What is SGA?
Globally, an estimated 20 million infants are born annually with low birthweight (<2500 g). The classification of small for gestational age was defined by a 1995 WHO expert committee as infants below the 10th percentile of birth-weight-for-gestational-age (Small for Gestational Age/SGA). It is a condition in which a baby’s growth slows or stops during pregnancy. SGA can be caused by any aberration in the normal biological processes occurring during pregnancy and have adverse effects on the growth of the fetus. Preterm and preeclamptic infants are at higher risk of SGA compared to full-term and healthy infants. More importantly, SGA infants are 7 times more likely to die prematurely.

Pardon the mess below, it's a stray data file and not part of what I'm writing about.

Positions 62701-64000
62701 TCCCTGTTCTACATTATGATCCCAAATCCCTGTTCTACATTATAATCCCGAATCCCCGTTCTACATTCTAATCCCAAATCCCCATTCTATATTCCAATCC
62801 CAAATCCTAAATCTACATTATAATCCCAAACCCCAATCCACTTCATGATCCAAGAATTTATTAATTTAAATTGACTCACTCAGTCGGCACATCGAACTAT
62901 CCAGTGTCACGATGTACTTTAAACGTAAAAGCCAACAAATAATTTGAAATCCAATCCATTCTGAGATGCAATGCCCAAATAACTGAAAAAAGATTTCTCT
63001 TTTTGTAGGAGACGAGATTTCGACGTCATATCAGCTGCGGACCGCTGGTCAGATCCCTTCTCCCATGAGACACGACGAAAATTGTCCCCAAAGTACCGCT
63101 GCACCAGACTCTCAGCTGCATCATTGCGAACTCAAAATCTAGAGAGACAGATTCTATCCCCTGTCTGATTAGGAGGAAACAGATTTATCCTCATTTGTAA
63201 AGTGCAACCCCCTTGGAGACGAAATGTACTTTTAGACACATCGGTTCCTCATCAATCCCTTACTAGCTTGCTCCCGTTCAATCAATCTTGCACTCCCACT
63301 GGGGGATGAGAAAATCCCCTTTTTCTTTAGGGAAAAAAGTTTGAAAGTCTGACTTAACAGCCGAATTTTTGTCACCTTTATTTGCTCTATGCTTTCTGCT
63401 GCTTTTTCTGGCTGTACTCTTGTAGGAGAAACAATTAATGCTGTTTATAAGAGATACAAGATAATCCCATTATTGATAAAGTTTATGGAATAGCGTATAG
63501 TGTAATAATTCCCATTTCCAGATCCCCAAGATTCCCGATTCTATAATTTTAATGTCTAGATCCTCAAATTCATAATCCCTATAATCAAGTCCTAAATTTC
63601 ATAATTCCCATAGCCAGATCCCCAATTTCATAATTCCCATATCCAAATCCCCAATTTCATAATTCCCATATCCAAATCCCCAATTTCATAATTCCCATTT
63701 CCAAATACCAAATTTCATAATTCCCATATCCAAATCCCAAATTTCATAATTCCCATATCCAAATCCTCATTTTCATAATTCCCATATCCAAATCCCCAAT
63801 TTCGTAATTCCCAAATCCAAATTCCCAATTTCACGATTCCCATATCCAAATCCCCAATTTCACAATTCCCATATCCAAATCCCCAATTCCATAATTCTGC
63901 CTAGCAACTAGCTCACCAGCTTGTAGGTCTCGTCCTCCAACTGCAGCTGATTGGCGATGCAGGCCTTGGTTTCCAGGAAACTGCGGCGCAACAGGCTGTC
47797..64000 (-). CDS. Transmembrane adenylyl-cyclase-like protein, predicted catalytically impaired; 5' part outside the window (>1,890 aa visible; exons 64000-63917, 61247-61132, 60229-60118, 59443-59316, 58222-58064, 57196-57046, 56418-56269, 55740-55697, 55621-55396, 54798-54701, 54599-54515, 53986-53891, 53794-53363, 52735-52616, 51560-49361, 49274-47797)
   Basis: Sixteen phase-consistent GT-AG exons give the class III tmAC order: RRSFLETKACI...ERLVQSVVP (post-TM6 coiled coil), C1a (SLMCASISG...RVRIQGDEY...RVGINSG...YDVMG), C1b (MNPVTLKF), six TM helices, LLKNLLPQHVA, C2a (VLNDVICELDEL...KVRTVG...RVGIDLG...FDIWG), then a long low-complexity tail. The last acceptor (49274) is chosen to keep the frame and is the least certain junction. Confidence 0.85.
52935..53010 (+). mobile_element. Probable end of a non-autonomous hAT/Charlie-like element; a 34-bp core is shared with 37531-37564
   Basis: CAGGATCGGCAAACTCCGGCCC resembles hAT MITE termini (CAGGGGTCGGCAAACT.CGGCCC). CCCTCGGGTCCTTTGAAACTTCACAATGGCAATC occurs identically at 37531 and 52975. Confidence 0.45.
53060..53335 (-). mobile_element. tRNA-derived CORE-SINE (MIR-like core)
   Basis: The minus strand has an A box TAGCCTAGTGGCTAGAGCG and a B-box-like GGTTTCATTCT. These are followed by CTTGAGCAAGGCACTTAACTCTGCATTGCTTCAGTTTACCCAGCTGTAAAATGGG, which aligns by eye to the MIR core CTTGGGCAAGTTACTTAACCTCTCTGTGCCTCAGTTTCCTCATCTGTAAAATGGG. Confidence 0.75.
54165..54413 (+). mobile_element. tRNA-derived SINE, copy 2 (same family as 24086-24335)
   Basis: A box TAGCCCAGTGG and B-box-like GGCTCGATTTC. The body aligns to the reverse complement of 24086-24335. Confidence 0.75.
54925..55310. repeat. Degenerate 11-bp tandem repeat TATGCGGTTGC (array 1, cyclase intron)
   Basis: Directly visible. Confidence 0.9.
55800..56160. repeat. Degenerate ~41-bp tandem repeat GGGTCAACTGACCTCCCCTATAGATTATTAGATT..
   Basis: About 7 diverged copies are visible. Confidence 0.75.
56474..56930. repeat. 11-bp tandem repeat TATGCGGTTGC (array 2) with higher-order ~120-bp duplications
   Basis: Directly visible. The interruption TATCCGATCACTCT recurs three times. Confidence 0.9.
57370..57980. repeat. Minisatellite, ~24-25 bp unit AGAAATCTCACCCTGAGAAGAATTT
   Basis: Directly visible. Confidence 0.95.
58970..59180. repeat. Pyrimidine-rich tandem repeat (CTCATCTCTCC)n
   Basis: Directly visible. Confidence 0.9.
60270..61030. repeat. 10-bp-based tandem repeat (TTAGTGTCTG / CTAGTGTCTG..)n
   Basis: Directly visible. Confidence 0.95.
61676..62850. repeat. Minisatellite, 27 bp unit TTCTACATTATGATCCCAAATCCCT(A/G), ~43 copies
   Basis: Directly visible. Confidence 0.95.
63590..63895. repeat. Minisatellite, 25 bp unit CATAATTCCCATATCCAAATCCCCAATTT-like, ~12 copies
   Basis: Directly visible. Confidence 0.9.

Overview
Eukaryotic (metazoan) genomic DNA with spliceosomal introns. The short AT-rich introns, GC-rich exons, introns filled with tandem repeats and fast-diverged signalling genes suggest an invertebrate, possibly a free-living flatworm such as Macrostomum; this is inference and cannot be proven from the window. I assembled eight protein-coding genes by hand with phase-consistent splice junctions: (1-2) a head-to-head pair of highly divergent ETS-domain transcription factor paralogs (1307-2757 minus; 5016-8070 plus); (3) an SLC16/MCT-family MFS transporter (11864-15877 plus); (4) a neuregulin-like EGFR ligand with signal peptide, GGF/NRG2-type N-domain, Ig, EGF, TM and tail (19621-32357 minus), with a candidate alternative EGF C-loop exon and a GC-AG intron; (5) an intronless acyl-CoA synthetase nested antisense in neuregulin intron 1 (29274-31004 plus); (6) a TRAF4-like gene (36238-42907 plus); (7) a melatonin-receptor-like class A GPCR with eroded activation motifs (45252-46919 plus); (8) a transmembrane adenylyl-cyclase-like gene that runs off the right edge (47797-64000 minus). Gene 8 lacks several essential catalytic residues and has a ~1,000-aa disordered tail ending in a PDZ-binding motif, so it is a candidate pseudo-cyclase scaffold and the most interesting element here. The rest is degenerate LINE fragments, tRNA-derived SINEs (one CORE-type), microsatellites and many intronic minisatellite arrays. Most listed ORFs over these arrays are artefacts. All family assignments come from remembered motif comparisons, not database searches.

The current diagnosis of SGA is based on discrepancies between actual and expected sonographic biometric measurements for a given gestational age. In many Western countries, primary care for suspected SGA are serial fundal height assessments to monitor the fetuses.
If SGA is suspected, patients are asked to have;
Fetal ultrasound to estimate the fetal weight
Dopplar ultrasound to check the blood flow to the placenta and through the umbilical cord to the baby. A fetus with SGA will have decreased blood flow.